Pupillary

Pertaining to the pupil of the eye.

Refraction

Bending of light rays by the cornea, lens, and fluids of the eye to bring light rays into focus on the retina.

Retina

Sensitive nerve cell layer of the eye.

Retinal detachment

Separation of the two layers of the retina from each other.

Retinitis pigmentosa

Inflammation of the retina with pigmentation and progressive scarring of tissue.

Rod

Photoreceptor retinal cell; essential for seeing objects in low light and for peripheral vision.

Sclera

White portion of the eyeball.

Scleral buckle

Procedure to suture a band of silicone on the sclera directly over a detached portion of the retina.

Scleritis

Inflammation of the sclera.

Scotoma

Blind spot in the field of vision.

Slit-lamp microscopy

Examination of ocular (eye) structures using a slit lamp and microscope.

Strabismus

Abnormal deviation of the pupils; esotropia or exotropia are examples.

Thalamus

Relay center in the brain through which optic nerve fibers pass on their way to the cerebral cortex.

Tonometry

Measurement of tension and pressure within the eye; glaucoma test.

Uveitis

Inflammation of the uvea, which is the vascular layer of the eye (including the iris, choroids, and ciliary body).

Visual acuity test

Measurement of clearness of vision; assessed by reading letters of decreasing size on an eye chart.

Visual field test

Measurement of the area in front of the eye in any part of which an object is seen without moving the eye.

Vitrectomy

Removal of vitreous humor.

Vitreous humor

Soft, jelly-like material that fills the inner vitreous chamber of the eye.

Xerophthalmia

Condition of excessive dryness of the eye.

Acoustic

Pertaining to hearing.

Acoustic neuroma

Benign tumor arising from the acoustic nerve.

Audiogram

Record of hearing using an audiometer.

Audiometer

Instrument to measure or test hearing.

Audiometry

Process of testing hearing.

Auditory canal

Channel leading from the ear flap to the eardrum.

Auditory meatus

Opening of the auditory canal to the outside of the body.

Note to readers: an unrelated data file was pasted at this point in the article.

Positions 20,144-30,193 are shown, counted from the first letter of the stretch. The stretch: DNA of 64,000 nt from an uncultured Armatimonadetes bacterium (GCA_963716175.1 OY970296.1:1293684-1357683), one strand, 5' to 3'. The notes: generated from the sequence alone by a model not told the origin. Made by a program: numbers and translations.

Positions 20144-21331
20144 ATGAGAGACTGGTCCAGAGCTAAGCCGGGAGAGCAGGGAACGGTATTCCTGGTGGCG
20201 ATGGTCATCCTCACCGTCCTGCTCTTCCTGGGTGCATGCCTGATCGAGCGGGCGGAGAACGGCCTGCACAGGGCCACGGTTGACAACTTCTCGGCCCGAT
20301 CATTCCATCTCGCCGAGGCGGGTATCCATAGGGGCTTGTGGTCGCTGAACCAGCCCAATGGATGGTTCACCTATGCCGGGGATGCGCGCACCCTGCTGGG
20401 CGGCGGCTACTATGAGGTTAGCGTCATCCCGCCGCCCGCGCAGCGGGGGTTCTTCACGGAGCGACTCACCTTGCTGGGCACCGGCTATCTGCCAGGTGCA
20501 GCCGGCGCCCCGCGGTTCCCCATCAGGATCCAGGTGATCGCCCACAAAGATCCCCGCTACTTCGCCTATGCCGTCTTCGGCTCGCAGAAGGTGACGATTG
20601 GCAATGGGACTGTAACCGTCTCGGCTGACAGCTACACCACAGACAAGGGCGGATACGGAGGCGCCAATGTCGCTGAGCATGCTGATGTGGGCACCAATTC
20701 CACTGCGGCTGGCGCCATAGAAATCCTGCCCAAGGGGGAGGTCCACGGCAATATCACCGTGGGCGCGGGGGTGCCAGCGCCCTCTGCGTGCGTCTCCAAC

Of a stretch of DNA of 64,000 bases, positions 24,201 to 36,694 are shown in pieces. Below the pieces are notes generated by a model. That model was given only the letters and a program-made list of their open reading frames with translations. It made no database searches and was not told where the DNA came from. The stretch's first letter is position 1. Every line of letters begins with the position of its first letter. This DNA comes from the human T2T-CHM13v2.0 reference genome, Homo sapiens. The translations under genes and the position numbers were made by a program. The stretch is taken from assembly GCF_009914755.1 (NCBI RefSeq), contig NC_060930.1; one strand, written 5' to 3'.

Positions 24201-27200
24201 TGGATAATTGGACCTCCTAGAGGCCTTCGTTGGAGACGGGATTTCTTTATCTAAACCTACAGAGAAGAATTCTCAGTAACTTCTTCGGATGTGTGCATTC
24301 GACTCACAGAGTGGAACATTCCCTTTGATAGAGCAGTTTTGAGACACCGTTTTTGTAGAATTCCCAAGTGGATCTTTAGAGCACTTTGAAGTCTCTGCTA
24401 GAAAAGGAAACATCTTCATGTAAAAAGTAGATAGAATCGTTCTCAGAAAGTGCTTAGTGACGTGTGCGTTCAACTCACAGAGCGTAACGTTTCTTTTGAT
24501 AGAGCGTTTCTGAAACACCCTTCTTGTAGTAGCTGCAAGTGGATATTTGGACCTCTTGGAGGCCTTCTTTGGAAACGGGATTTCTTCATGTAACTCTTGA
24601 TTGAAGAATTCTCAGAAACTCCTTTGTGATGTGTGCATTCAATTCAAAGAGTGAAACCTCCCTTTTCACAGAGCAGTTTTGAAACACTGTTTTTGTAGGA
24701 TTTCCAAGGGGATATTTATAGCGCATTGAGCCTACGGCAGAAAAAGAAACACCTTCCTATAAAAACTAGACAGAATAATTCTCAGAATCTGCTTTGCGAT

Auditory tube

Channel between the middle ear and the throat; eustachian tube.

Aural

Pertaining to the ear.

Auricle

Flap of the ear; pinna.

Cerumen

Waxy substance secreted by the ear; ear wax.

Cholesteatoma

Middle ear mass of cellular debris and cholesterol crystals.

Cochlea

Snail-shaped, spirally wound tube in the inner ear; contains hearing-sensitive receptor cells.

Cochlear

Pertaining to the cochlea.

Deafness

Loss of the ability to hear.

Ear thermometry

Measurement of the temperature of the tympanic membrane by detection of infrared radiation from the eardrum.

Endolymph

Fluid within the labyrinth (canals) of the inner ear; conducts sound waves.

Eustachian tube

Channel between the middle ear and the throat; auditory tube.

Hyperacusis

Excessive sensitivity to sounds.

Incus

Small anvil-shaped bone (ossicle) in the middle ear; second ossicle.

Labyrinth

Maze-like series of canals of the inner ear; cochlea, vestibule and semicircular canals.

Macrotia

Abnormally large ears.

Malleus

Hammer-shaped, small bone (ossicle) in the middle ear.

Mastoiditis

Inflammation and infection of the mastoid process just behind the ear.

Ménière disease

Disorder of the labyrinth of the inner ear; elevated endolymph (fluid) pressure.

Microtia

Abnormally small ears.

Myringitis

Inflammation of the eardrum.

Myringotomy

Incision of the eardrum.

Ossicle

Small bone; malleus, incus, or stapes of the middle ear.

Ossiculoplasty

Surgical repair of an ossicle (small bone) of the middle ear.

Otic

Pertaining the ear.

Otolaryngologist

Specialist (surgeon) in ear, nose and throat disorders.

Otomycosis

Fungal infection of the ear.

Otopyorrhea

Discharge of pus from the ear.

Otosclerosis

Overgrowth and hardening of bony tissue in the labyrinth (inner ear).

Otoscopy

Visual examination of the ear using an otoscope.

Oval window

Membrane between the middle and inner ears.

Perilymph

Fluid contained in the labyrinth (canals of the inner ear).

Pinna

Outer ear flap; auricle.

Postauricular

Pertaining to behind the ear.

Presbycusis

Progressive loss of hearing, occurring in middle and older age.

Salpingopharyngeal

Pertaining to the eustachian tube and the throat.

Semicircular canals

Passageways in the inner ear that are associated with maintaining equilibrium.

Serous otitis media

Non-infectious inflammation of the middle ear with accumulation of clear fluid.

Stapedectomy

Removal of the stapes (third middle ear bone).

Stapes

Small, stirrup-shaped bone in the middle ear; third ossicle.

Suppurative otitis media

Infectious inflammation of the middle ear with pus formation.

Tinnitus

Ringing, buzzing or roaring sound in the ear.

Tuning fork tests

Measure bone and air conduction of sound through the ear.

Tympanic membrane

Membrane between the outer and middle ear; eardrum.

Tympanoplasty

Surgical repair of the eardrum.

Vertigo

Abnormal sensation of moving in space or having objects move about you in space.

Vestibule

Central cavity of the labyrinth, connecting the cochlea and semicircular canals.

Vestibulocochlear

Pertaining to the vestibule and cochlea.